It is illegal to "Run and Gun" Caribou, or any other animals.

    Running and gunning Sheep would be quite a feat, even though quite illegal.


    Only when you have a wounded animal may you directly persue them with the snowgo.
    You must stop and shoot if you are on a snowgo, anyone with 2 hours or more of riding time knows this is obvious.This is both a legal and a practical matter; Shooters do so cant hit fecal matter from a moving snowgo 99% of the time, especially a moving target.....legally, however, Reindeer herders, who own domestic stock and do as they please with them, often pick their stray meats running with Caribou by applying the shot when the barrel touches the Reindeer's neck at 35mph or so and its no easy task , either, but its legal in that situation , only.

    If you have any Caribou hunting experience , you would know that Caribou are always moving. The first shot may be at a still animal, but subsequent shots will be at moving Caribou.They put distance between the themselfs and their attackers ASAP. They then head for the hills , literally, and it is best to take a snogo and position yerself atop such hills and await the coming animals. Quite legal.
    If you can't Kill it with a 30-06, you should Hide.

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  4. #4

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    well, not everything you state is true. Household surveys are NOT done every year in every village. The household that did participate in the household survey may not have been the household who did any harvesting.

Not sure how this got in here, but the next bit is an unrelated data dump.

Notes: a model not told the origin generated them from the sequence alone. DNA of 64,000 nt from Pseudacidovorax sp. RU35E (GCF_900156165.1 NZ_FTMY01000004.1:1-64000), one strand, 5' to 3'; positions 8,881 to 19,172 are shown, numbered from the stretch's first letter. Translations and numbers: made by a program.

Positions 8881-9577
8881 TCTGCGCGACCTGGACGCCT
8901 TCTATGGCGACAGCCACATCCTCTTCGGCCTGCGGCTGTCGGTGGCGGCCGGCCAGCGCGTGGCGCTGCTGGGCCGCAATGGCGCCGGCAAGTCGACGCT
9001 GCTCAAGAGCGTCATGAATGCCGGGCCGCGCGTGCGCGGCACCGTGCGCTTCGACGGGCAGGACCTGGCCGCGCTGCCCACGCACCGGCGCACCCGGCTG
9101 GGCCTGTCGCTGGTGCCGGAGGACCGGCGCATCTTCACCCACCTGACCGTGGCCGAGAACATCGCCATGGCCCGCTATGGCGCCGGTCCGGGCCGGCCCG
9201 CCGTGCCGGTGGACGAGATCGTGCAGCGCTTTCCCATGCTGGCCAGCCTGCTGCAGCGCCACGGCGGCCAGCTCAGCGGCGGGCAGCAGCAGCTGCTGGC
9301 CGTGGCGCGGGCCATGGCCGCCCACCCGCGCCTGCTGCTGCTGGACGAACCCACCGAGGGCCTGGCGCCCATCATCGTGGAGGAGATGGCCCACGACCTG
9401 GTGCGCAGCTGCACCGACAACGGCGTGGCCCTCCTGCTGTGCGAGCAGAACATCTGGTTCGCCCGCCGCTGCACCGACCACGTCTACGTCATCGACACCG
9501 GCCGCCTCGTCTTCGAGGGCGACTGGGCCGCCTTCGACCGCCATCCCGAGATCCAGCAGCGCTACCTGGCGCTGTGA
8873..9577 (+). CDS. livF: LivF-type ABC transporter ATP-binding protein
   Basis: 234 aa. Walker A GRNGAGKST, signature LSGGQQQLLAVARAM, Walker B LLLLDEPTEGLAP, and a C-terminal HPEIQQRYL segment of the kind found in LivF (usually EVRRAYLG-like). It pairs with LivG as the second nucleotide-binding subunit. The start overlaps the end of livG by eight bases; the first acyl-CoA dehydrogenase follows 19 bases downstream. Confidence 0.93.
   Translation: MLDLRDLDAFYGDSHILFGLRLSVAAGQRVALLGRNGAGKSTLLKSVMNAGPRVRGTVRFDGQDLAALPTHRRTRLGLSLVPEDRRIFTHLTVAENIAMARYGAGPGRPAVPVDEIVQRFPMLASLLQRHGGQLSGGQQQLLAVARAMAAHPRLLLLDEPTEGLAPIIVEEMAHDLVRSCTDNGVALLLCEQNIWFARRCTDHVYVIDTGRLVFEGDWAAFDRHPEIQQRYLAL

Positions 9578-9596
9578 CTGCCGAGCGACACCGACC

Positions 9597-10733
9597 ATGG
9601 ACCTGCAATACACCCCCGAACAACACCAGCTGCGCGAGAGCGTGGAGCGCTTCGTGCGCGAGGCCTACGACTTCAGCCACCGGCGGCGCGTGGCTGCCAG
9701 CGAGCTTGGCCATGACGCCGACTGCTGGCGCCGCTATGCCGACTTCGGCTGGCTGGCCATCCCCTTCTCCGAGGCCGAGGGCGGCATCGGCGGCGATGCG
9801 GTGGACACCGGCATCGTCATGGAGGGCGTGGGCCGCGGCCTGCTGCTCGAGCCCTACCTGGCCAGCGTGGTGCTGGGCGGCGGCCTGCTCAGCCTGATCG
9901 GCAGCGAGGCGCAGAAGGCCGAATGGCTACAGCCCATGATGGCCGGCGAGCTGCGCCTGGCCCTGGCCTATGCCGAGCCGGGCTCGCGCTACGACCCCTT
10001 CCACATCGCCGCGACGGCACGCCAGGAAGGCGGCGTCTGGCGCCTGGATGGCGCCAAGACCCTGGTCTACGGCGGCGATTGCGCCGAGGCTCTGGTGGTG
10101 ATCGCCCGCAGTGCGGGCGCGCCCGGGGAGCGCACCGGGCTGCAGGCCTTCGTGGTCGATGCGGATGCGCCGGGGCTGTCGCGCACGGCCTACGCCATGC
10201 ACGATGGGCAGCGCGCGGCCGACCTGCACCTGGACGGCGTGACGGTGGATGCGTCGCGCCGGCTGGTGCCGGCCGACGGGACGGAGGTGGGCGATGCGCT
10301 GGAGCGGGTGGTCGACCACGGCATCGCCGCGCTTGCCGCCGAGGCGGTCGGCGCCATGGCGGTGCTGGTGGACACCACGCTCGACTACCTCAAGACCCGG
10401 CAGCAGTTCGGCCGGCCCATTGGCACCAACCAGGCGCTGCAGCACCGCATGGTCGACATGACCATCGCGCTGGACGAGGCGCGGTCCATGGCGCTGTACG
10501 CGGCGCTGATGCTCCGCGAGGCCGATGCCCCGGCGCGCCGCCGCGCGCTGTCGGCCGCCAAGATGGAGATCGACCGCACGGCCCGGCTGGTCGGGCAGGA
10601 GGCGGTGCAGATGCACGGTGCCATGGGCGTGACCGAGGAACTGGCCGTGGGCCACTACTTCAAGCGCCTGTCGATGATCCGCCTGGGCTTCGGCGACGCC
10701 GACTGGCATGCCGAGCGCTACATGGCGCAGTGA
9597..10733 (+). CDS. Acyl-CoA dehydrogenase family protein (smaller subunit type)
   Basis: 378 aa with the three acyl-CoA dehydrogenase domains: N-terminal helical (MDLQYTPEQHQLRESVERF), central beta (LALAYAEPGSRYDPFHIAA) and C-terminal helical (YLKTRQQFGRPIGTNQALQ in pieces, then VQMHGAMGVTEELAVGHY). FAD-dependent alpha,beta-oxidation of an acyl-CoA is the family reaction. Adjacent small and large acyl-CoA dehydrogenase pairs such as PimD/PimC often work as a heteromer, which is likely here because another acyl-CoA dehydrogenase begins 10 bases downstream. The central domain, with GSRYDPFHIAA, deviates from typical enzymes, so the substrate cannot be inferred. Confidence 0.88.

those that reside north of Yukon river are by regulation suppose to register to hunt caribou. with the exception of the Kots and Nome area, there is basically no compliance with this.

    2. we all know what the regulations on positioning your snow-go are. But we also know what really goes on in the field.

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    Supporting Member Amigo Will's Avatar
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    Here is Michigan
    http://www.michigan.gov/dnr/0,4570,7...8543--,00.html

    My folk had plenty till the special intrest groups showed up
    Now left only to be a turd in the forrest and the circle will be complete.Use me as I have used you

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    Households that do not hunt also participate in yearly surveys here in the NWAB villages, every year, the same as those that do. I'd think they just have less to say.

    The feds also do bird harvest survays, come to think of it, every year. Comes in the mail.

    The ADFnG here will call you to get harvest reports done and to get info.

    As really happens, If you shoot from a moving snowmachine you'll very soon learn that while it may be exciting, its very unproductive, and move on to better methods or be frustrated with poor results........... teens on machines and inexperianced morons come to mind.
    If you can't Kill it with a 30-06, you should Hide.

    "Dam it all", The Beaver told me.....

  7. #7
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    Quote Originally Posted by Amigo Will View Post